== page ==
Acting as if we never existed is not only contrary to dignity and charity, it is historically lazy and inaccurate. Perhaps you are not aware of the roots of the many place names you grew up with if you lived in the Twin Cities in your youth. The “most unique name” Minneapolis is not unique by accident, but because it borrows the Lakota word for water “mni” and combines it with the Greek. Minneapolis was not “discovered” in 1680 by Fr. Hennepin, because it did not exist as a city with that name until centuries later. If you want to say that the place around St. Anthony Falls was discovered by Fr. Hennepin, that would only be from the perspective of Europeans. We knew it was there all along.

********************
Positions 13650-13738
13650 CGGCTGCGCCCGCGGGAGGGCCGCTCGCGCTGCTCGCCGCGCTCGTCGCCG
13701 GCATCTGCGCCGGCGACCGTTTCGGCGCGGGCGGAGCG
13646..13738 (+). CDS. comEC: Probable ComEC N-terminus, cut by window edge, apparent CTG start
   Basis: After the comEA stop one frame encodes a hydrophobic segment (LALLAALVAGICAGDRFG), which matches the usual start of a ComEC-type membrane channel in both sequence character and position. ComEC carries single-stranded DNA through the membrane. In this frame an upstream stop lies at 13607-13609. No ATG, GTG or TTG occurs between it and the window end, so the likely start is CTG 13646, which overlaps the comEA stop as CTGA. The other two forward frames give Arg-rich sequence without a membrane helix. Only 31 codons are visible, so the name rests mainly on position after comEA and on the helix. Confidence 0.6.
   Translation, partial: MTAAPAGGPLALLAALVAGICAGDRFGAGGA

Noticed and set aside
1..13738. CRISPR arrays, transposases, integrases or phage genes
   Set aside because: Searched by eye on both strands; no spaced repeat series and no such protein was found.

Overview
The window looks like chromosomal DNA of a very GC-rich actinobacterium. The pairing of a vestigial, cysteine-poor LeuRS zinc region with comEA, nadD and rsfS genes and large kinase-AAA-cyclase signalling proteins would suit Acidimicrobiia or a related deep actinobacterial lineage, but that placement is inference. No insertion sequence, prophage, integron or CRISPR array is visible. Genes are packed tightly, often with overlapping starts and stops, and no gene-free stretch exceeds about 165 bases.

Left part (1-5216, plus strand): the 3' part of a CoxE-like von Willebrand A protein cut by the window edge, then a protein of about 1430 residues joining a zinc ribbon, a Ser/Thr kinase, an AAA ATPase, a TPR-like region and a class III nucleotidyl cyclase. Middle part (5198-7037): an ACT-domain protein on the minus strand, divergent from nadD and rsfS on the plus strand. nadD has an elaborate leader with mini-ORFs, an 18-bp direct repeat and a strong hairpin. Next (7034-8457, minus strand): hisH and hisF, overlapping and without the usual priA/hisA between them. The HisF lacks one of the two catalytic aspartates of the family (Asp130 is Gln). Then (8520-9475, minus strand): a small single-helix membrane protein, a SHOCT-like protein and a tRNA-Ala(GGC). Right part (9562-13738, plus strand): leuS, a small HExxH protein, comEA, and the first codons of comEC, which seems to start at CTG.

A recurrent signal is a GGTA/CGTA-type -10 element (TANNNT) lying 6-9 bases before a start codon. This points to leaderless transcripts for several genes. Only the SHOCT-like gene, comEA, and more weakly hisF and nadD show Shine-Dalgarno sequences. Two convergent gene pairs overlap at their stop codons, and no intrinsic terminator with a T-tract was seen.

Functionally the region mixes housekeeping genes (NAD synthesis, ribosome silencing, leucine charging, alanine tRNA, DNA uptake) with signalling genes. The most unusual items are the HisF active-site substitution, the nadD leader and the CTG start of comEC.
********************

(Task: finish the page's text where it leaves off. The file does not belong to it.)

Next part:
Now I suspect that your heritage is European in origin and in your defense, you would be expected to speak from that perspective. But as someone who sees the many races of the world on pilgrimage in Rome, the headquarters of the One, Holy, Catholic, Apostolic Church, you probably are aware of the error of being too Euro-centric, especially these days when the official government of Europe is so stridently anti-Catholic or at least agnostic towards religion and morality in general.

Let me tell you something else about that “old American military outpost established at the confluence of the Minnesota and Mississippi Rivers.” That place was as sacred as a place can be for the Lakota, something akin to St. Peter’s in Rome for Catholics. They called “Makoche Chokaya Kin” or “the center of the universe.” Building a military establishment there was, while probably good military strategy, was an abomination to the indigenous people who worshiped there. It would have been something similar to Muslims, having taken over Rome, making St. Peter’s not a mosque, but a warehouse to store armaments.